Predictive performance is often susceptible to bias if the fingerprints representing the input sequences are used to compute the similarity score. To minimize the selection bias, multiple fingerprints were used, as listed in Table 1. The Tanimoto exactness of each model, the percentage of predictions under the condition that \(\hbox {T}_{\textrm{c}}\) equals unity, was computed across 15 different fingerprints (by including explicit bit vector type of the ECFP2 and ECFP4), and is presented as a matrix in Fig. 4. This approach was essential to our assessment as it decoupled the robustness of the models from the effectiveness and bias of the fingerprints. The enhanced prediction accuracies of MACCS, RDK4, RDK4-L, and ECFP2 fingerprints confirmed the fingerprint dependency of the results. Figure 4 highlights the high performance and robustness of the ECFP4-SMILES model. The true performance of each model averaged over 15 fingerprints is presented in Table 2. Ultimately, our top-performing models, such as ECFP4, TT and its hashed variant, HashAP, ECFP2 and AEs, performed similarly regardless of the choice of similarity metric. An analysis of the fingerprint dependency of SELFIES is shown in the Additional File 1: Figure S2.

Breakdown of the top-1 accuracy

A complete breakdown of the top-1 accuracy results over the 50 K test set for the top-performing structural fingerprints is presented in Table 3, wherein the total accuracy is given based on Tanimoto exactness. We further separated the total accuracy into major components, using a simple string comparison. Here, we note that identical structures based on the Tanimoto metric can be categorized depending on whether they are sourced from identical strings, stereochemistry, canonicalization, or other characteristics, including chain length and symmetry properties. The invalidity rates and mean Tanimoto scores are listed in Table 3.

A large fraction of our test set (i.e., \(\sim\)30%) incorporates stereochemistry, and the obtained results indicate that the models account for stereochemical information. However, they struggle to achieve an accurate picture of relative atom orientations. Indeed, for the best-performing fingerprint, ECFP4, the stereochemical errors equaled \(\sim\)20%. Therefore, we examined the stereochemically-inconsistent predictions by removing the stereochemical information to determine whether these predictions were string-exact relative to the ground truths. In most cases, the models treat reverse (or opposite) stereochemistry as cis/trans or clockwise/anti-clockwise. Moreover, predictions featuring stereochemistry also existed even when the ground truths possessed no stereocenters, or vice versa.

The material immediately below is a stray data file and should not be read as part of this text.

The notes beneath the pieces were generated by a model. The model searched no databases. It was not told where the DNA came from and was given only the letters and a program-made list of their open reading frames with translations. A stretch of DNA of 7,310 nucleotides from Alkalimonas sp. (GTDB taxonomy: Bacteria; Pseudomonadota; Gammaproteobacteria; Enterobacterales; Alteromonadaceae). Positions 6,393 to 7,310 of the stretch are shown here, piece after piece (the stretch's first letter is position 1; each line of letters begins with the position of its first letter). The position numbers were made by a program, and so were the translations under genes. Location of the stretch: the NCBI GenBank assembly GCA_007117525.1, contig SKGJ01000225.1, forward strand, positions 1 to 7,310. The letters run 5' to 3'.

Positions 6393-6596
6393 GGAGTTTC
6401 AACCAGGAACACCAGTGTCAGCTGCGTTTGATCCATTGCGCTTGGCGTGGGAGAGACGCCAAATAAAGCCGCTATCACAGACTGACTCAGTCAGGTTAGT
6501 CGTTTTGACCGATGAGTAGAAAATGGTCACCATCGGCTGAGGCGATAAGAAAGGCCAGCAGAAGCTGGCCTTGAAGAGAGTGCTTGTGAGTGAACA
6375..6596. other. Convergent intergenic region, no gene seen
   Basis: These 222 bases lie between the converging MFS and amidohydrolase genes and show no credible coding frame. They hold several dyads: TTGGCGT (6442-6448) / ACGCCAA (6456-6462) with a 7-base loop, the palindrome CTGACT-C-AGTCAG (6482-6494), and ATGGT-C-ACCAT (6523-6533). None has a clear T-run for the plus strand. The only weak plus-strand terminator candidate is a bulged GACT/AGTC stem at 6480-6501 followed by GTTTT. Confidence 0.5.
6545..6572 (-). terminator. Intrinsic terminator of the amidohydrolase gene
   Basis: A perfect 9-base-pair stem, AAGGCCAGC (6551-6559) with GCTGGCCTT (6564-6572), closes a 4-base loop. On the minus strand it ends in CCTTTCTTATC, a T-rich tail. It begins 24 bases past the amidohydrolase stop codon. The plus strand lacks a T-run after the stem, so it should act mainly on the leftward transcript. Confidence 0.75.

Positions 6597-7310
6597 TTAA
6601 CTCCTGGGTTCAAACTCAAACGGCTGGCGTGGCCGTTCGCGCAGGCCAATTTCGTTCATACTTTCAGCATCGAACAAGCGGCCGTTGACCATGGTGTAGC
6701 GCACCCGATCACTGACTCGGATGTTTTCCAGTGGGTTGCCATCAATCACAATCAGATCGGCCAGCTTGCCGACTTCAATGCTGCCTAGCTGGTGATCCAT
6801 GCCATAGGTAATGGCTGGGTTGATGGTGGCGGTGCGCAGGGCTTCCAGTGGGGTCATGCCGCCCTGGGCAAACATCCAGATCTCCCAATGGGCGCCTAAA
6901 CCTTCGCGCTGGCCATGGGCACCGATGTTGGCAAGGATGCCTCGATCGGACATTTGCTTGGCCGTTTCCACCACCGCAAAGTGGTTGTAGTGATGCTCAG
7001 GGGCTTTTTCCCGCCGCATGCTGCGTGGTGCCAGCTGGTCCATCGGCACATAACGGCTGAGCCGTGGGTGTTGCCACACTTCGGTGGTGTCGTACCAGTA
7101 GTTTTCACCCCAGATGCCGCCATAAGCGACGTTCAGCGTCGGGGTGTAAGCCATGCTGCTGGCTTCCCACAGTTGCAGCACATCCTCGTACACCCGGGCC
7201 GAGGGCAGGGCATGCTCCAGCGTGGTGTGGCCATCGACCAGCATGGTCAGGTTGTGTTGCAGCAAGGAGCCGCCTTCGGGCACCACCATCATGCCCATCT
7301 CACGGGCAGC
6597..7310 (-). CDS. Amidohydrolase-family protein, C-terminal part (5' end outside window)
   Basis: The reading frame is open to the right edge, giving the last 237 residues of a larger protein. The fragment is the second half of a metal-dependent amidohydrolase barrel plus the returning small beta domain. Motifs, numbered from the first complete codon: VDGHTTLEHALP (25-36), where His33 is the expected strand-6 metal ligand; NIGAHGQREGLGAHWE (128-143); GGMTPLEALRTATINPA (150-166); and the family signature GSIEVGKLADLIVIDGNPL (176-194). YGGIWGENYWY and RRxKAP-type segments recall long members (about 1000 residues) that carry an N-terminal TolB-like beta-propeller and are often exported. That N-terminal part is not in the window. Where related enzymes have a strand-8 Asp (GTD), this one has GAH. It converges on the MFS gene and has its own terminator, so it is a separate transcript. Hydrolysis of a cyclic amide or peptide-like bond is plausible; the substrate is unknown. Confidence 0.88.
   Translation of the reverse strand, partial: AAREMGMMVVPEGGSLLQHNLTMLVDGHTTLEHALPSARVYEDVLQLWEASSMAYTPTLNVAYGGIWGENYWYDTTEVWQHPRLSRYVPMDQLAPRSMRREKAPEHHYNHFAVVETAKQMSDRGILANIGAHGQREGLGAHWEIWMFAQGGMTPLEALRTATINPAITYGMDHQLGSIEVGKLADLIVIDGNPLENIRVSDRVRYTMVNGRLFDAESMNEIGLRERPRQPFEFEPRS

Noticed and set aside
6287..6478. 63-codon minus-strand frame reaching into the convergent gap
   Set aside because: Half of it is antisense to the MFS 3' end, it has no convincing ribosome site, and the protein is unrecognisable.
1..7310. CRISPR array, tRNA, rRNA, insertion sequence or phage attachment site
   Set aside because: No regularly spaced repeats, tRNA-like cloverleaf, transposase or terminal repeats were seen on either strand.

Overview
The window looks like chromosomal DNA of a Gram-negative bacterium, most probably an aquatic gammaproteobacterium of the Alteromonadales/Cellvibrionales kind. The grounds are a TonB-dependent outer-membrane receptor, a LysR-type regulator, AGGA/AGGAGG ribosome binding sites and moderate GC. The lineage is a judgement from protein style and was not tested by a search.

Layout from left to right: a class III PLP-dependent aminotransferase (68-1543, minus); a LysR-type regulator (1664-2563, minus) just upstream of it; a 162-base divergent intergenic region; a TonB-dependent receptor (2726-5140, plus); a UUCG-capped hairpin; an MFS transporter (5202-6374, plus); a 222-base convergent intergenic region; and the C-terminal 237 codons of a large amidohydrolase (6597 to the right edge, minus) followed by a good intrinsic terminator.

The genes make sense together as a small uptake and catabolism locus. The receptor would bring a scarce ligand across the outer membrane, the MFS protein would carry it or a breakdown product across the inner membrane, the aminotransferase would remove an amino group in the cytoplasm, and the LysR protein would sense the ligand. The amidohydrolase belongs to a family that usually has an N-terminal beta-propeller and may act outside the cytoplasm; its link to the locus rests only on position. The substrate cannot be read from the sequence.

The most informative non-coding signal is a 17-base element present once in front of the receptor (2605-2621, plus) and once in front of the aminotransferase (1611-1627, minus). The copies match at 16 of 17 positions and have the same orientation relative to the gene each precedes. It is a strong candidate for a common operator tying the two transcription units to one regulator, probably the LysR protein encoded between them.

Our dataset was not subjected to canonicalization before training to investigate the full capacity of the SMILES representation. Our models could produce noncanonical instances of ground-truth SMILES representations, and the rates of predicting chemically equivalent SMILES representations varied from 1.6 to 4.8%, depending on the fingerprint type. In addition, it should be noted that the Kekule forms play an important role in non-canonical predictions because switches in the Kekule representations can alter SMILES enumerations. SELFIES provided robust conversions regarding invalidity rates, with no invalid cases, as expected. Furthermore, SMILES performed comparably well, with only  0.2-\(-\)0.3% invalidity rates. Representative predictions displaying the changes in stereochemistry, kekule forms, and enumerations are provided in Additional File 1: Table S1.


Translation-based models require a detailed quantitative study of the relationships between the translated pairs. To establish a thorough explanation of the model, we evaluated the correlated features obtained using the integrated gradients and attention weights, commonly used to explain the relationship between tokens (Fig. 5). As a form of gradient-based feature importance measure, integrated gradients reveal relevant features more reliably than attention weights. Recent findings showed that attention weights are often uncorrelated with gradient-based methods [51, 52]. Therefore, we recognized attention weights as a valuable supplementary tool to address the interpretability problem. Although the interpretation of attribution matrices for each combination is highly intricate, an explainable path exists between the AEs and the reconstruction of the SMILES string.

The matrices shown in Fig. 5 can be interpreted in two ways: First, the column-wise approach reflects the effect of an input feature on the prediction. Based on this approach, our results indicated that the high-attribution AEs at positions 9 and 11 were the most salient fragments for predicting the SMILES substring of the nitro groups (Fig. 5b). In particular, the AE at position 11, with a radius of 0, made a decisive contribution specifically to the oxygen atoms of the nitro group because the negatively charged oxygen is in resonance with the geminal oxygen. Second, the row-wise approach reflects salient input features attributed to a specific part of the prediction. For example, the higher attention values in the row of chlorine atoms (Fig. 5c) highlight three atomic environments, all containing chlorine, including the central atoms at radii 0 and 1.